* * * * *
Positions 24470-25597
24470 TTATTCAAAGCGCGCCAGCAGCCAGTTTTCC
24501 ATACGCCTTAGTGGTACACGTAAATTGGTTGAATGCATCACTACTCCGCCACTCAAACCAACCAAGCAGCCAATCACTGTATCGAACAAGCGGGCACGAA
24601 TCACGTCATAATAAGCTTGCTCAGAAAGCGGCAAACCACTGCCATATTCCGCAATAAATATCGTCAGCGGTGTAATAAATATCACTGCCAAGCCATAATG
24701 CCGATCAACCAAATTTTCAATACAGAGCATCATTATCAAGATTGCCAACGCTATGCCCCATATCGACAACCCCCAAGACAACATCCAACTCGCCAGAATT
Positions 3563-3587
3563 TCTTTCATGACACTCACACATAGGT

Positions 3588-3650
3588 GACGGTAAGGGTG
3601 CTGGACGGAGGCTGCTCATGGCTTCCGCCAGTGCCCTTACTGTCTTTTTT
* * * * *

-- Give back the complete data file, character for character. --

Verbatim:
Positions 24470-25597
24470 TTATTCAAAGCGCGCCAGCAGCCAGTTTTCC
24501 ATACGCCTTAGTGGTACACGTAAATTGGTTGAATGCATCACTACTCCGCCACTCAAACCAACCAAGCAGCCAATCACTGTATCGAACAAGCGGGCACGAA
24601 TCACGTCATAATAAGCTTGCTCAGAAAGCGGCAAACCACTGCCATATTCCGCAATAAATATCGTCAGCGGTGTAATAAATATCACTGCCAAGCCATAATG
24701 CCGATCAACCAAATTTTCAATACAGAGCATCATTATCAAGATTGCCAACGCTATGCCCCATATCGACAACCCCCAAGACAACATCCAACTCGCCAGAATT
Positions 3563-3587
3563 TCTTTCATGACACTCACACATAGGT

Positions 3588-3650
3588 GACGGTAAGGGTG
3601 CTGGACGGAGGCTGCTCATGGCTTCCGCCAGTGCCCTTACTGTCTTTTTT